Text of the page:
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Lights Turn Off Fans of Park

Recreation: Activists fear Little League plan would pave the way for further development.

April 16, 2002|JOSE CARDENAS | TIMES STAFF WRITER

The battles over development in and around Elysian Park--a hilly area near downtown Los Angeles with breathtaking views of the city's sprawling landscape--have spanned years.

Its fierce guardians have fought back, among other things, proposals for a professional football stadium, oil drilling and an expansion of the Los Angeles Police Academy in the pristine, 575-acre park.

The latest battle is over a proposal from the Northeast Little League--which serves about 300 children from Lincoln Heights to Silver Lake--to install lights on two hilltop diamonds just north of Dodger Stadium.

"We want to have a little more time for the children to play so they're not running the streets," said Pete Plasentillo, president of the league. "We need to give kids this opportunity."

The Los Angeles Department of Recreation and Parks is considering the proposal, which calls for 10 light poles--two of them 90 feet tall--to be installed by fall.

The group fighting off development since 1965 has been the Citizens Committee to Save Elysian Park, which consists of 1,200 dues-paying members.

The organization's steering committee, in an uncharacteristic action, actually voted 7 to 4 in favor of the lights.

"It was a very difficult decision," said Scott Fajack, the committee's president. "A lot of people weighted it differently than fighting a football stadium. This was a nonprofit group that does a good job at the site."

But the minority on the committee remained vocal in their opposition at a community meeting on the issue held last week by recreation officials. Among the arguments: The lights could open the door for other development.

"I think it was ill advised for us to take a position when we have this much dissent," said Sallie Neubauer, past president and current vice president of the committee.

The committee majority aims "to be more of a friend and less of a fighter," she said. "Unfortunately, in this business, you really have to be a fighter--otherwise you lose the park."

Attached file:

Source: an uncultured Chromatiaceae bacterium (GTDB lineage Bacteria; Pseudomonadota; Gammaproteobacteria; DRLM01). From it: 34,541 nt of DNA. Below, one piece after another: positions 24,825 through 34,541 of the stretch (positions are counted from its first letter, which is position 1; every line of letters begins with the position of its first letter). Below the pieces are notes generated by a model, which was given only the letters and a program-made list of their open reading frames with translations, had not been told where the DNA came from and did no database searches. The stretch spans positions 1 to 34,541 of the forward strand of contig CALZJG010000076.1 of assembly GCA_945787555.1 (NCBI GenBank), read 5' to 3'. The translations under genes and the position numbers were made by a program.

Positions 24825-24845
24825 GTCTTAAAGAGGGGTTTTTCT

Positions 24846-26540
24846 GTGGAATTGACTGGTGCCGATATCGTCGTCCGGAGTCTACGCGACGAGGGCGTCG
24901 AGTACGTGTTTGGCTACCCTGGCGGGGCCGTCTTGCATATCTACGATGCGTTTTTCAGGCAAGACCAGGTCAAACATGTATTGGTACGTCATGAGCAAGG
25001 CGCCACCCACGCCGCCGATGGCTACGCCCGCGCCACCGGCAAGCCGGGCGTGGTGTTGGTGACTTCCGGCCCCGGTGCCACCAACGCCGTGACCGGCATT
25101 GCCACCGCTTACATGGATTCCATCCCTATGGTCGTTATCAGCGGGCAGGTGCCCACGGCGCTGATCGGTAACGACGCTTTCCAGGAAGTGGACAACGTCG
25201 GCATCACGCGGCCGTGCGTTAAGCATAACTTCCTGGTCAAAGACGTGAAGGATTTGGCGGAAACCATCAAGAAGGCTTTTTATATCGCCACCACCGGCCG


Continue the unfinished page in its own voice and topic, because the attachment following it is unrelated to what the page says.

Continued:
The first battle over Northeast Little League came in 1997 when the Citizens Committee opposed the league's using the field. But that year the league moved to the Elysian Park field from an old site in Lincoln Heights.

Today, Northeast Little League is operated by dozens of parents who volunteer for everything from coaching to running the concession stand and trimming the outfield.

The popularity of the league is so great that it has to turn away boys and girls, said Plasentillo, adding that the league plans to start a softball program for girls.

That's why league leaders came up with the idea for lights that could accommodate games until 10 p.m. up to 120 nights a year.

For months, Little League representatives met with the Citizens Committee to try to address the committee's concerns.

As a result, Little League officials modified their plans, such as agreeing to install black rather than silver poles that glitter in the sunshine and using special lights that would shine strictly on the baseball field.

Agreeing to such details raised the estimated cost of the lights from $125,000 to $250,000--which the Little League is willing to pay to satisfy the committee's concerns, Plasentillo said.

But the compromises have not pleased all members of the committee--such as Neubauer, who has been part of the organization since 1979.

The Citizens Committee was formed almost 40 years ago by journalist Grace Simons, a tenacious defender of Elysian Park. She created the group to oppose the city's plan to take 63 parkland acres for the Los Angeles Convention Center that was eventually built on Figueroa Street.

"We figured that if we had not stopped that project, by now there would be no park at all," Neubauer said.

Most recently, the Citizens Committee has helped kill such things as a preliminary idea for a football stadium. In January, the group lobbied to stop Los Angeles Police Department bike officers from training on a fire road in the park.

Now those who oppose the lights say the issue is not whether the Little League program is worthwhile--which most agree it is. Among the issues, they say, is the impact that the lights would have on the undeveloped area of the park.

A pristine park, and not light standards, is a better heritage to leave children, said Peter Shire, an artist and lifelong Echo Park resident whose mother was one of the founding members of the Citizens Committee. "The natural land is also part of our children's heritage."

Others have used the renewed focus on the Little League to suggest that the whole program should be moved outside the park and that nighttime is too late for children to be playing anyway.

"It's good to play, but they have the daytime and the weekend to play," said Ming Siu, a resident of the area. "Why should they go into the night?"

To be sure, Little League officials still need to raise the money for the lights, Plasentillo said.

One possible source for a good portion of the money is the Little League's neighbors--the Dodg- ers, which indicated they would be interested in helping buy the lights if the city approves. The Recreation and Parks Department will consider all viewpoints, said Mark Mariscal--who supervises the Elysian Park area. "The lights are not a done deal," he said.

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